I like Ian Kennedy, but I don’t know how good the D-backs will be in 2011, and that will factor into his success. There will be days when Kennedy will need a decent amount of run support, but his peripherals point to a solid fantasy starter one day. We all love his pitching mate Dan Hudson, but Kennedy could even outperform Hudson in 2011.
I’ll reiterate the thoughts that I’ve echoed throughout my comments: I decided to bulk up on speed due to the lack of available power. Thus, Rajai Davis.
Pick No. 8 (212 overall): Jorge Posada.
Preseason projection: 267 AVG, 18 HR, 2 SB, 69 R, 76 RBI, 502 PA
Drafted by: Dave Chenok, THTF Competition Winner
I generally draft catchers late. As good as Joe Mauer, Victor Martinez and Brian McCann may be, they are not going to have the plate appearances that other position players are. Put another way, a .300 average from a catcher contributes much less to your overall stats than a .300 average from anyone else. So I usually “settle” for a Carlos Ruiz type catcher rather than a McCann. Maybe it’s wrong, but it’s what I do.
Round 18 seems late enough to take a catcher. I notice that most of the other teams have drafted their, so I could probably wait a few more rounds, but I’ve gotten killed in leagues a few times when someone decided to take a backup catcher early and I got left with Rod Barajas or something. I notice that Posada is still available. On the one hand, he is another old guy—he’ll be right at home with Vladimir Guerrero, Carlos Lee and Bobby Abreu. On the other hand, he still has pop for a catcher, even at the age of almost 40. I understand the Yankees are going to DH him this year, which should save a bunch of wear and tear. There are still a bunch of catchers out there, and if Posada doesn’t work out I can probably get a decent catcher off the waiver wire at some point. So I take Posada hoping that I’ll get a few homers out of him, and that his body holds up one more year.
At this point, I looked at my team and realized I needed an outfielder. I purposely drafted two elite outfielders in Alex Rios and Jason Heyward and when drafting for middle infielder depth I drafted Ben Zobrist, who also has outfielder eligibility. I technically have Coco Crisp as a fourth outfielder, but not really. So I needed to get more. Because I had not done any research by mid-January and I didn’t want to give away my few outfield sleepers, I went to Jeffrey Gross’s top 60 outfielders and drafted the highest guy on his list. I never have any problems finding outfielders in free agency.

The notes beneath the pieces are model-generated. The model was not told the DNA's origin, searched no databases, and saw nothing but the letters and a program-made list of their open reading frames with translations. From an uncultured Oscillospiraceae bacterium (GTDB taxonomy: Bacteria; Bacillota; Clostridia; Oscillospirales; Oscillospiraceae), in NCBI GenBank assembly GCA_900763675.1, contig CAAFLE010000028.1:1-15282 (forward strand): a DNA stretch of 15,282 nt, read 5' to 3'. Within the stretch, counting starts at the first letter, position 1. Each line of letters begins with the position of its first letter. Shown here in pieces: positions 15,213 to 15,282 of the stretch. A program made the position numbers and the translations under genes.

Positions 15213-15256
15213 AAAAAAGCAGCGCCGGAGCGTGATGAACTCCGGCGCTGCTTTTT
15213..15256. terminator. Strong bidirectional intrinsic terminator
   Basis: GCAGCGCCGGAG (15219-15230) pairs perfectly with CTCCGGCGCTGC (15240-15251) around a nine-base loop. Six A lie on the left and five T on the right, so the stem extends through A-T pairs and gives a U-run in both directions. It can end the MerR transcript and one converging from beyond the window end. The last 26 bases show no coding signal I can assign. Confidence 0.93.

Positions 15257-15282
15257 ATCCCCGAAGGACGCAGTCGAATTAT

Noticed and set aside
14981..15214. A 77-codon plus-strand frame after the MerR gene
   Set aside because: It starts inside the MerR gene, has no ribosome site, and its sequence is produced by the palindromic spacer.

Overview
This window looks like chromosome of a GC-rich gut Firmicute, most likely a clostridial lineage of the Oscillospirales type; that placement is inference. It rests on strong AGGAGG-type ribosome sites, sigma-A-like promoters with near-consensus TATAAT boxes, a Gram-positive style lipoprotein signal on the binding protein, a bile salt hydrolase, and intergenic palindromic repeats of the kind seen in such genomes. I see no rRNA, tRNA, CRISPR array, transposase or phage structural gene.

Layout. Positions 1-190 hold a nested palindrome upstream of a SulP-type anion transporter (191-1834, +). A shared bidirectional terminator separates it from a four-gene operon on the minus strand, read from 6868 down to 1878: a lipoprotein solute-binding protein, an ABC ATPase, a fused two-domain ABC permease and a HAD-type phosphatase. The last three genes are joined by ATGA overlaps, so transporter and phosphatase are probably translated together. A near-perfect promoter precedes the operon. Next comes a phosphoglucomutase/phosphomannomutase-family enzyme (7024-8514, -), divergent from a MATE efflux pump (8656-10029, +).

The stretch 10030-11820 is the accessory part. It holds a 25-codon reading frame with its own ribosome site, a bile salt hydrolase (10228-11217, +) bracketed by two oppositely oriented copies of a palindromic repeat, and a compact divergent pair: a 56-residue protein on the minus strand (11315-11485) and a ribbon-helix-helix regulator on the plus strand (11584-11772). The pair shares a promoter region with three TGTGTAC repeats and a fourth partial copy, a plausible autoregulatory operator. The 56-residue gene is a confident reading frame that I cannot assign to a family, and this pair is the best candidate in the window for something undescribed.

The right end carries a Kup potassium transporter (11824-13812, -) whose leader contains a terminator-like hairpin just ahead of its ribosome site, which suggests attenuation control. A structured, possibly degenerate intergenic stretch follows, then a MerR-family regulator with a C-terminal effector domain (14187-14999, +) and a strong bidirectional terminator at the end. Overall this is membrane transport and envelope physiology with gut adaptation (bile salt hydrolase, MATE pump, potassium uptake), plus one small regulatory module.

To make amends for the Johan Santana pick, I was pleased to have landed Vazquez as my No. 4 starter (not counting Santana). Now that Vazquez is back in the National League, he’ll be one of my main pitching targets late. The loss of nearly 3 mph off his fastball is a turnoff, but I think a late-round throw of the dice isn’t too bad a price to see if an offseason of rest will lead to a rebound in velocity and a subsequent rebound in performance. Vazquez has historically posted fine peripherals and it seems last season was a one-off. While I wouldn’t expect the 35-year-old Vazquez to revert to anything close to his career-best 2009 campaign, I would have him down for a 3.80-4.00 ERA, 1.20 WHIP, 180 K, with a chance of lowering that ERA a bit (3.50-3.60).
Considering Colorado’s log jam for playing time at third base and second base that features Jose Lopez, Ty Wigginton, Ian Stewart and Young,. I’m not thrilled with this pick. That said, there was little available in terms of middle infield help at this juncture, and I wanted someone with upside. Boy, does Young possess that. He had an off year plagued by injury in 2010, but is just one year removed from stealing 58 bases and posting a .387 OBP in Triple-A. While it would be foolish to just throw out his 2010 as if it didn’t happen, it would be even more foolish to look past his previous 50-plus stolen base potential that was on display in the high minors before last year. If he’s able to accumulate over 500 plate appearances, I’d be thrilled with this pick. If not, he’s cast aside for a middle infielder out of the free agent pool (who not coincidentally is likely to perform about as well as any of the middle infielders I could have selected at this draft slot).